A Royal History Of England
W E ueen Anne died at ensington Palace in 1714, the reign of the Stuarts came to a close in England after more than a century. It was her German cousin, George, who arrived at Greenwich in a thick London fog to become our first monarch from the House of Hanover, and the Royal Family’s surname changed to Guelph.
He was the first of four Georges in succession to sit on the English throne reigns that saw the power of the monarchy diminish, along with public affection.
One of only nine monarchs since William the Con ueror to have been born outside the British Isles, George was a great-grandson of ames I of England. Christened Georg Ludwig (George Louis), he was born on May 2 , 1660, at Leineschloss, Osnabr ck, in Lower Saxony.
His mother was Sophia, a daughter of the “Winter ueen”, Eli abeth of Bohemia, and his father was Ernest Augustus, Elector of Hanover. George succeeded his father as Elector and was made a night of the Garter in 1701 and became a naturalised British subject in 1705.
A diligent child, he was brought up with his brother Frederick and the pair were known by the family nicknames of G rgen and Gustchen. Their parents had four more sons and a daughter, but George was always closest to Frederick.
George was trained as a soldier and was present at a campaign during the FrenchDutch War, and fought at the Battle of Vienna in September 16 3, one of a series of conflicts known as the Great Turkish War between the Ottoman Empire and various European allies.
George made a visit to England when he was twenty as a potential husband for the fifteen-year-old Princess Anne (later ueen Anne), but she found him dull and he did not consider her to be attractive, so he sailed back home to Germany.
Two years later he married his first cousin, Sophia Dorothea of Celle.
Although she was considered very attractive, it was an unhappy match, arranged mainly for the financial advantages it brought by uniting the territories of Celle and Hanover.
There was also the matter of a large dowry that George was allowed to keep for himself.
“He did not like it,” his mother wrote, “but the money tempted him.”
The couple had two children a son, George, who later became ing George II of Britain, and a daughter, Sophia, who
little town of Hanover, that if the ambition of those about him had not been greater than his own, we should never have seen him in England.”
In Hanover, George was autocratic and had great power, but in England he was happy to leave affairs of state in the hands of others. This was partly due to communication problems.
Although he did eventually learn some of the language, his command of the English vocabulary remained poor and he tended to speak in French.
George took little interest in politics, which led to a change in how the country was governed. Whereas public affairs had once been controlled by the monarch, with advice from the Privy Council, George was content to let Parliament have greater power.
Sir Robert Walpole became Britain’s first Prime Minister, or First Lord of the Treasury as he would have been known. Walpole stood in for the ing at meetings, as not only did George have little interest, he could not understand what was being said, and his own speeches were read out by the Lord Chancellor.
Ministerial meetings without the monarch eventually led to the formation of the Cabinet. A new law was passed during George’s reign that allowed General Elections to take place every seven years. The balance of power shifted.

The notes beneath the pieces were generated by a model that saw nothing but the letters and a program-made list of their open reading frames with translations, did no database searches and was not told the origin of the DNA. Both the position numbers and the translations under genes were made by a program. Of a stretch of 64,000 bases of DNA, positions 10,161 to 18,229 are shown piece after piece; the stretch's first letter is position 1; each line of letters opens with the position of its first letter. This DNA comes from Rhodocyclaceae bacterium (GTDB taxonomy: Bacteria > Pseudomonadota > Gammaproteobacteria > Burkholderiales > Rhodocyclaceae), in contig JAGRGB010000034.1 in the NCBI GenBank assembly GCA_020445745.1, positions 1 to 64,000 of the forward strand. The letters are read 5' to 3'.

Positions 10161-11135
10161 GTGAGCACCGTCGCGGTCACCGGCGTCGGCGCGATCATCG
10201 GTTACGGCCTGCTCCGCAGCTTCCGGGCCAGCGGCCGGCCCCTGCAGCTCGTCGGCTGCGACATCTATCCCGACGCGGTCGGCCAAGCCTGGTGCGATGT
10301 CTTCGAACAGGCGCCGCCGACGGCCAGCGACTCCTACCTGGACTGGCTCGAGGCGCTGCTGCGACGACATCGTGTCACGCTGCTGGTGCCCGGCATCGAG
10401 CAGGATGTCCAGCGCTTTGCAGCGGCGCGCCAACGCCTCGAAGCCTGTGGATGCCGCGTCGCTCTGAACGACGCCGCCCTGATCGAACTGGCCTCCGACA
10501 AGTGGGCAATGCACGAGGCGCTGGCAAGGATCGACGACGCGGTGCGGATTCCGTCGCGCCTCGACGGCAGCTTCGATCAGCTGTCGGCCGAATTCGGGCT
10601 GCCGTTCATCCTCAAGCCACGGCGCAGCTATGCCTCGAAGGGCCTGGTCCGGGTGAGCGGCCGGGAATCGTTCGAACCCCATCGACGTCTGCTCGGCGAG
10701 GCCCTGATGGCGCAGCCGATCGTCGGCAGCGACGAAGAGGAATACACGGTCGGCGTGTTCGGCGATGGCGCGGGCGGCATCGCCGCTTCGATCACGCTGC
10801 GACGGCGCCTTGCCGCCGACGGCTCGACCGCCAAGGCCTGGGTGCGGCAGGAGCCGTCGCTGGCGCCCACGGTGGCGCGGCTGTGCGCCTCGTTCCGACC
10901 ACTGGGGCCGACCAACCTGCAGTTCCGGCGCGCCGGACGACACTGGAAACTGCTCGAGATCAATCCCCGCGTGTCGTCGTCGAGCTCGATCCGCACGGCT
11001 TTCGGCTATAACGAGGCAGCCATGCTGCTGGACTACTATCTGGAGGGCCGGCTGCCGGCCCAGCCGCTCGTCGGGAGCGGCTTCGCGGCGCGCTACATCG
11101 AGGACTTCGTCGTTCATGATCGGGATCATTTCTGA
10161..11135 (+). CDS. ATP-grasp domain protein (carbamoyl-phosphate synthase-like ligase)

“Though a despot in Hanover, he was a moderate ruler in England,” William Makepeace Thackeray wrote. “His aim was to leave it to itself as much as possible, and to live out of it as much as he could. His heart was in Hanover . . . We laughed at his uncouth German ways, and sneered at him.”
George personally designed a new uniform for his guards, but they refused to wear it because the cloth was too coarse, and he was mocked when he came up with a scheme to plant turnips in St ames’s Park. This plan that never came to fruition led to him being dubbed the “Turnip ing”.
Although he was crowned ing of England and Scotland, he was not universally accepted in either country. He had been on the throne barely a year when he encountered problems with the Jacobite supporters of ames II’S son, the “Old Pretender”.
ames Francis Edward Stuart was a Roman Catholic and had therefore been barred from the English line of succession, but Jacobites considered him to be the rightful ing ames III.
In 1715, some of ames’s followers took up arms to try to gain him the crown at the Battle of Sheriffmuir in Scotland, but the Jacobites had very little support and were uickly defeated.
It was to be the last rebellion in the Old Pretender’s lifetime and three decades were to pass before his son, Bonnie Prince Charlie, attempted to uphold the Jacobite claims and tried to restore the throne to the Stuarts. He was equally unsuccessful and the Battle of Culloden was the final Jacobite insurrection.
In the comfort of his palace, George banished finger bowls from the royal table, because it was known that Jacobites had used them to toast “The ing Over The Water”, ever since ames II’S exile to France during the Glorious Revolution of 16 .
It was Edward VII who revived the use of finger bowls in the early 20th century, believing that the throne was secure from Jacobite threats by that time.
Five years into the reign came a notorious debacle known as the South Sea Bubble. When George succeeded to the throne, the national debt stood at up to more than 50 million, with an astronomical amount of interest added to it annually. The South Sea Company, a British company trading in the American South Seas, convinced the government that a number of financial ventures could help reduce this vast debt.